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Master and Commander:

Master and Commander: The Far Side of the World

Pirate movies haven't been kind to Hollywood in recent years. Many came and went with most people not noticing; Renny Harlin’s Cutthroat Island was considered one of the biggest flops in Hollywood history.

Then came 2004, when Pirates of the Caribbean surpassed everyone’s expectations and grossed over $300 million at the domestic box office alone. Later that year, we were treated to Master and Commander: The Far Side of the World, which toned down the audience-friendliness of Pirates, but upped the authenticity.

Master and Commander follows the adventures of Captain Jack Aubrey (Russell Crowe) and his crew, sailing the HMS Surprise through two oceans in pursuit of the French ship which attacked and crippled them. Aubrey is the best of the best, and uses his brains to track the ship on the vast ocean, and his vast battle experience to tackle a ship with a larger crew, and more firepower.

But there was a lot of travel time in those days, so a good portion of the movie is dedicated to the trials and tribulations of the crew of the Surprise in ordinary everyday sailing life. We watch as Dr. Stephen Maturin (Paul Bettany) cares for the wounded, including amputating the broken arm of a young boy, who quickly bounces back and has a large role to play later on.

The authenticity of Master and Commander is jaw-dropping. The team actually purchased an old sailing ship and transformed it into an exact replica of the HMS Surprise, and the same giant tank that was used for Titanic was also used in this film. The costume design, production design, cinematography, and pretty much everything else are in top form. Most notable is the performance by Paul Bettany, who definitely deserved an Oscar nomination at the very least.

The only problem is that the movie can tend to be v-e-r-y slow at times. For most of the movie, it’s a whole bunch of talking and not a lot else. You’re still awed by the authenticity of it all, but it’s hard to give it your full attention. Those not the least bit interested in the subject matter will probably have an even harder time.

Master and Commander: The Far Side of the World is a great-looking film that used every bit of its $135 million well (even if it’s hard to understand what could possibly cost that much money). If your heart’s not in it, it’ll probably be stormy seas, but if you’re up for it, it’s a pretty good time.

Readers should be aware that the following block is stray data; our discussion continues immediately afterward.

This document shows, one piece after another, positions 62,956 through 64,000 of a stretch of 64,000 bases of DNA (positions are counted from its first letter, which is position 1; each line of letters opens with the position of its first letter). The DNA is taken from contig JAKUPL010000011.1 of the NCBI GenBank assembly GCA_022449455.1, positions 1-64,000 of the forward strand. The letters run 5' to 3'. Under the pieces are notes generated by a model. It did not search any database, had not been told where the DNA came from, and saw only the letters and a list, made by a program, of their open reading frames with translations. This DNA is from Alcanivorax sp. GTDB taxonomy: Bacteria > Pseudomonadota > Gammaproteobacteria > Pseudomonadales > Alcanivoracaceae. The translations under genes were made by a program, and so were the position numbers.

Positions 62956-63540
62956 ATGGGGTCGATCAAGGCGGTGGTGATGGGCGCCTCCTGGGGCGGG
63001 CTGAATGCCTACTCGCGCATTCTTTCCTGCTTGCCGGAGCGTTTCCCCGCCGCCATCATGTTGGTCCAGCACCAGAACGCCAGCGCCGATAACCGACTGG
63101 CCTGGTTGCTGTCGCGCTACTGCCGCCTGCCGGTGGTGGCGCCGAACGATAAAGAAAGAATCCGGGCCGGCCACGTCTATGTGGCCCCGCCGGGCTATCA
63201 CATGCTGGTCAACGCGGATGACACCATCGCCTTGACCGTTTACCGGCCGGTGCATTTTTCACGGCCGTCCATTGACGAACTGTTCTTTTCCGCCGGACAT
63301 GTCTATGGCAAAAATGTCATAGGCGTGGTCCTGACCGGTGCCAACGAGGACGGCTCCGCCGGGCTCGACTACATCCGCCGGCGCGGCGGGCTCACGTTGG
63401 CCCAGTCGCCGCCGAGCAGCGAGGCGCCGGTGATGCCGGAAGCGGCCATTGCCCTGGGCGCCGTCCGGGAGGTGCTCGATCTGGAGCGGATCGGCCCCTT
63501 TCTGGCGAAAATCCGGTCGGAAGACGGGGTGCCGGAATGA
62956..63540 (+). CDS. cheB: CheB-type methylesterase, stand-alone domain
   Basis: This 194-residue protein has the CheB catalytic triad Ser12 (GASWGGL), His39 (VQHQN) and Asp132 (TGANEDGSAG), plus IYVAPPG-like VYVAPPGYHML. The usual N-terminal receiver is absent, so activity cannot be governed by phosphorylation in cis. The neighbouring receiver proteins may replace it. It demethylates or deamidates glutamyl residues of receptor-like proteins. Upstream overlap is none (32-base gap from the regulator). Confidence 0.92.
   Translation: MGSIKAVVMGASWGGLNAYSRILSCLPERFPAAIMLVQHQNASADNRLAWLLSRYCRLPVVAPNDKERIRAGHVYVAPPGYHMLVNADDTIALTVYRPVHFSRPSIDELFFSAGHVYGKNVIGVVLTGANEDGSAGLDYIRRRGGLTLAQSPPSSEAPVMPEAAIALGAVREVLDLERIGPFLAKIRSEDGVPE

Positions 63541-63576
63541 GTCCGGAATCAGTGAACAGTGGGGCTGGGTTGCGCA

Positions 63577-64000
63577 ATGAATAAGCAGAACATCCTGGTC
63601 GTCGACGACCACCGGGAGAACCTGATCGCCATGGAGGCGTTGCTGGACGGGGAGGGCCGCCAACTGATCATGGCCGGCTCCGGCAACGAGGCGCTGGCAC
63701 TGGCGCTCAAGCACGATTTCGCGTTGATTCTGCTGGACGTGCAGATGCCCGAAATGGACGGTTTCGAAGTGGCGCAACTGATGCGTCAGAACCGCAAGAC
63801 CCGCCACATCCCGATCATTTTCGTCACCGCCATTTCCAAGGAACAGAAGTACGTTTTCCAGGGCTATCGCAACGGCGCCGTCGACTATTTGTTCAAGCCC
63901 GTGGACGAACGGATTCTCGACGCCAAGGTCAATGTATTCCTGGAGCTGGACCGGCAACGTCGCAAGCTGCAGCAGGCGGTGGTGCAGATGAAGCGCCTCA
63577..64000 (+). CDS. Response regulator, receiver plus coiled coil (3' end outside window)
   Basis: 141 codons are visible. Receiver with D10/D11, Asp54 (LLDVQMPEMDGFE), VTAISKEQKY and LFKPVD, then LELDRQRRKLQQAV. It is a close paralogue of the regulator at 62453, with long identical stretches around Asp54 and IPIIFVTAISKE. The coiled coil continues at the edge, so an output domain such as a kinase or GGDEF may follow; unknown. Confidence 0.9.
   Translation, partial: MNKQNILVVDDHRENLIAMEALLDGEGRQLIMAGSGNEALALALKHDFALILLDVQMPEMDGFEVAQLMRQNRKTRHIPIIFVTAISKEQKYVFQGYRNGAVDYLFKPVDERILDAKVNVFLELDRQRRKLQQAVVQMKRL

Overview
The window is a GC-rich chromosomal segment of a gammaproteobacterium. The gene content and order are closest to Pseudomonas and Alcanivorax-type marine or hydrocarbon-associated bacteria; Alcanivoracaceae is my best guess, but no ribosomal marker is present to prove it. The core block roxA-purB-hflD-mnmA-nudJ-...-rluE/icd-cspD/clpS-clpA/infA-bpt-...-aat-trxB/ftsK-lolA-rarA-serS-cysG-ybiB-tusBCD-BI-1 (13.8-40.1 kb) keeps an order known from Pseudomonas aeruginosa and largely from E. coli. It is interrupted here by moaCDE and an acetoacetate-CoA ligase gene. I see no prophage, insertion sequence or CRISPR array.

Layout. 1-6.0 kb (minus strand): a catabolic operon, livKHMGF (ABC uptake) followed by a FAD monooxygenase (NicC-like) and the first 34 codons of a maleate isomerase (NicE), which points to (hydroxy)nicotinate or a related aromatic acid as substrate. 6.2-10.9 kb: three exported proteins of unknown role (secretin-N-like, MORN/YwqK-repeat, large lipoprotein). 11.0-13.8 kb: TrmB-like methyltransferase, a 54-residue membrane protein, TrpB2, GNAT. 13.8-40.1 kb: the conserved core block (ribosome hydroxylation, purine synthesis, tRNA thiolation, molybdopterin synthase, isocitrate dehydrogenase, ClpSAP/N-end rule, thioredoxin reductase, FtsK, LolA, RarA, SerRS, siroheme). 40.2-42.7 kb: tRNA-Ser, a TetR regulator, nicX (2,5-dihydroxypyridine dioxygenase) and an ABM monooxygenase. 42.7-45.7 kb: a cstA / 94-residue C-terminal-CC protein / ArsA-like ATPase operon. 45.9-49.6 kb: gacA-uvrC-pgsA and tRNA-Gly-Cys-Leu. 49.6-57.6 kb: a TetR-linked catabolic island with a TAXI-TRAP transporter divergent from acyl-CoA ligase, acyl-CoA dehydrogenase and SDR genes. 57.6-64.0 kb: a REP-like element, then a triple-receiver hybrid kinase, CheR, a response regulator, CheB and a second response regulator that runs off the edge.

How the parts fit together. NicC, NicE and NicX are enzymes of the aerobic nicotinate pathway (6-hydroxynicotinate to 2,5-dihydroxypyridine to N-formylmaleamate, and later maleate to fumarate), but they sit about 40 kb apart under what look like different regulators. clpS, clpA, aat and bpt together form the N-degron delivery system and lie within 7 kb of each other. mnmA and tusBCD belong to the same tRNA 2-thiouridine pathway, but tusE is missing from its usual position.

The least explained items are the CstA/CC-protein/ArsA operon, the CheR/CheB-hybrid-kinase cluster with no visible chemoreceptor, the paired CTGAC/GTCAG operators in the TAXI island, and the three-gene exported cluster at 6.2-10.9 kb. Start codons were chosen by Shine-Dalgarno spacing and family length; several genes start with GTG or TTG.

While it didn’t garner the box office success expected, it still managed to rake in some decent coin. And now it’s available on DVD in separate 2.40:1 anamorphic widescreen and full screen versions, and also a widescreen only collector’s edition which features a whole second disc of goodies. The picture quality is pretty good for the most part, with excellent detail and color (when there is some), but during some scenes it almost looks like they forgot to master them altogether. They’re grainy, bland, and look as though they were shot sometime in the 1960s.

Audio, available in both Dolby Digital 5.1 and dts 5.1, is much, much better. It’s reference quality, but other than the scenes in which there’s actually something going on, it doesn’t really have much to do. During the action sequences, all five speakers are rumbling with sound effects, while the subwoofer shakes the room. Cannons firing and exploding, people shouting, water splashing; it all makes you feel like you’re part of the action.

The single disc versions of the film feature no extras, but the special edition makes up for it. Pop in disc two and you get a very nicely done 70-minute documentary entitled “In the Hundred Days.” Through the course of the doc, director Peter Weir takes us through the production, starting with the day he was approached with the project. It’s split into nine sections, each covering a different aspect of production, including casting, makeup, shooting at sea and the music. It’s a very generous and well-produced documentary, and would probably be enough in itself.

But we also get a series of featurettes: “In the Wake of O’Brian” has Weir discussing the process of bringing a series of novels to the big screen. “Cinematic Phasmids” covers the special effects, “Sound Design” covers the sound design (really??), “Interactive Cannon Demonstration” lets the viewer select different speakers or combinations of speakers to experience different ranges and positions, and the HBO First Look does what the HBO First Looks do.

Also on disc two is a series of deleted scenes, some of which are actually pretty good. Considering the already long movie, however, it’s easy to understand why they were cut (and there are probably others that could have been cut, as well). Finally, there are some multi-angle featurettes, a still gallery, and trailers.

The set also includes a map and timeline, and a collectible booklet with more "making-of" information.

The transfer is the same on all the discs, so if extras are not a concern, you could probably do well enough with the single disc version.

Master and Commander: The Far Side of the World, from 20th Century Fox Home Entertainment
138 minutes, anamorphic widescreen (2.40:1) 16x9 enhanced, Dolby Digital 5.1
Starring Russell Crowe, Paul Bettany
Produced by Samuel Goldwyn Jr., Peter Weir, Duncan Henderson
Screenplay by Peter Weir & John Collee, Directed by Peter Weir


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